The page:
On the western side of the village beyond the hedges which once closed the gardens at the backs of the houses on that side, the ground slopes into the head of Mash Valley in a slope so mild that it is almost perfect as a field of fire. If you turn your back upon the village, walk for half a mile across the Mash Valley-head, and then to k at the village, it appears as a skyline or ridge, with a few tree stumps upon it, and those other heaps or marks: the windmill, the school, and Gibraltar. 

Looking round, from that point, one sees only a markless wilderness of shell-holes, full of water or ice in the winter, and of dryish mud at other times, between which, in the summer, a coarse grass full of weeds thrives knee-deep. From the west through the north to the east the land is all this wilderness as far as the skyline. It is a desert of destruction, with no mark to guide upon it. Up those slopes, all looking alike, on to those plateaux all looking alike, our men advanced upon trenches all looking alike.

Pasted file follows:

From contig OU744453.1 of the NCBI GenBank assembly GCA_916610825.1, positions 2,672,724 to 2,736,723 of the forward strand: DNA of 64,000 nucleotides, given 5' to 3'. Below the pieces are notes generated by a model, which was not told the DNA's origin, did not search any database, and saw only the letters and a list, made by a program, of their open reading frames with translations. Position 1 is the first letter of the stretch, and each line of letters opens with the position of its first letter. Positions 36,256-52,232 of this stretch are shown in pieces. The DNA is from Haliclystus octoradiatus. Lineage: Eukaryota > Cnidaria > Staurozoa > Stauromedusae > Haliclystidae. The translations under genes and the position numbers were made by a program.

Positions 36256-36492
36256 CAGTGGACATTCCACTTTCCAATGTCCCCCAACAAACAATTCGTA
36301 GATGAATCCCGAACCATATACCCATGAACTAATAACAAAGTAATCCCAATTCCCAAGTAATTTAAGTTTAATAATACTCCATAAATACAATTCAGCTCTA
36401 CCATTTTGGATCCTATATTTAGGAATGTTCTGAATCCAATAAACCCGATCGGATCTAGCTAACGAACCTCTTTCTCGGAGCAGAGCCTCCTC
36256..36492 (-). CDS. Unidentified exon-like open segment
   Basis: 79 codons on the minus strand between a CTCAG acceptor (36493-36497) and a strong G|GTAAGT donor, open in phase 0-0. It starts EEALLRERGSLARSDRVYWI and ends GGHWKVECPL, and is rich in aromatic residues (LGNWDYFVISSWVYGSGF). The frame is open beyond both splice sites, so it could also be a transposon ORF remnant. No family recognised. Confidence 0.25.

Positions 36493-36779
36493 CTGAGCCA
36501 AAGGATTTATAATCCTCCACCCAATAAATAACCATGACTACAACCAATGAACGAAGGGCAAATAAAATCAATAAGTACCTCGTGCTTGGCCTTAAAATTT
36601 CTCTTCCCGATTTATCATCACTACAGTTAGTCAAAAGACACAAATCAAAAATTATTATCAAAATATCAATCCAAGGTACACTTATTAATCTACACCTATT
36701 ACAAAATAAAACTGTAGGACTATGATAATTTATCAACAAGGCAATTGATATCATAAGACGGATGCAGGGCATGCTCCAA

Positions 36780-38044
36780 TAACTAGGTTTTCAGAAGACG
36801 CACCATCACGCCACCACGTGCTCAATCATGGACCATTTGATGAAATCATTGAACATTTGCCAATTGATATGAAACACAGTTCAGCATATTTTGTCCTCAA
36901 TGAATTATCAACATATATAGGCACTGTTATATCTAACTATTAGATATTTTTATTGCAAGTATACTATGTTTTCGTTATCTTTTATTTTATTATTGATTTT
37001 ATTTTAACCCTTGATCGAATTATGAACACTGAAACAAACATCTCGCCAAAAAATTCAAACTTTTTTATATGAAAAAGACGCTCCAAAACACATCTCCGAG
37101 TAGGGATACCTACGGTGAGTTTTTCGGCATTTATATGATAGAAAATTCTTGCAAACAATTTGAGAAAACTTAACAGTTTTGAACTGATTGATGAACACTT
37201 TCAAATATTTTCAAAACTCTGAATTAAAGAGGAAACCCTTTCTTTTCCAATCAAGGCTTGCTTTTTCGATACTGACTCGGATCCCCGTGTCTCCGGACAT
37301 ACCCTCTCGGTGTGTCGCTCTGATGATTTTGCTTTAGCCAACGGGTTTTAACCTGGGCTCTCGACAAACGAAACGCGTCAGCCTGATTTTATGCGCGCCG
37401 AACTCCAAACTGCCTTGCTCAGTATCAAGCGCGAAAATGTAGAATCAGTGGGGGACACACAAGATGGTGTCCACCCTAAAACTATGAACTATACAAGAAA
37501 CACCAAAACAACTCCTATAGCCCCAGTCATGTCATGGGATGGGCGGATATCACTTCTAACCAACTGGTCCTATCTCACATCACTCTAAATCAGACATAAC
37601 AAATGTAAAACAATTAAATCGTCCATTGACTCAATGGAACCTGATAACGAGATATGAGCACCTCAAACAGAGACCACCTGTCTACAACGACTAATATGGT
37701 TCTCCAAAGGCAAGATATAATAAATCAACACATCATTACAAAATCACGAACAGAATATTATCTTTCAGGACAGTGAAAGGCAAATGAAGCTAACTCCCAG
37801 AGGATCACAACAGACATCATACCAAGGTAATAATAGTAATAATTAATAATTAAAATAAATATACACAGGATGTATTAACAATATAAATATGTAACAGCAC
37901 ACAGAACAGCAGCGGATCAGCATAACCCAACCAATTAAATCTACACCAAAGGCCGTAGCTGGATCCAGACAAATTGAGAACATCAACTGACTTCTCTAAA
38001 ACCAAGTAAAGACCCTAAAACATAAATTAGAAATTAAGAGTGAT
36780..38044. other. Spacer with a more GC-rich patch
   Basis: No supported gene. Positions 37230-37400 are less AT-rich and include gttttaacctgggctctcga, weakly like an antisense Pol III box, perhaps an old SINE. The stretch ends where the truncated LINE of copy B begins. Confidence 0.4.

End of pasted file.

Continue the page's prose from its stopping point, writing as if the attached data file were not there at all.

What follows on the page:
In that, desert they had to advance upon objectives which were indeed points on a map, but in the landscape were like every other place in sight. The sea has more natural features than that battlefield. The difficulties of the battle were not wholly those of shells and machine guns, but of keeping touch and direction during an advance.


Now that it is out of cultivation, one can find wild flowers all over that battlefield. In July, when the fighting began, it grew the flowers common in cultivated chalk soils at that time of the year: the purple hardhead, pale purple scabious, pale blue chicory; and the common weeds of cultivation: yellow ragwort, red poppies, and blue cornflowers. In the spring and earlier summer it is thickly set with dandelions.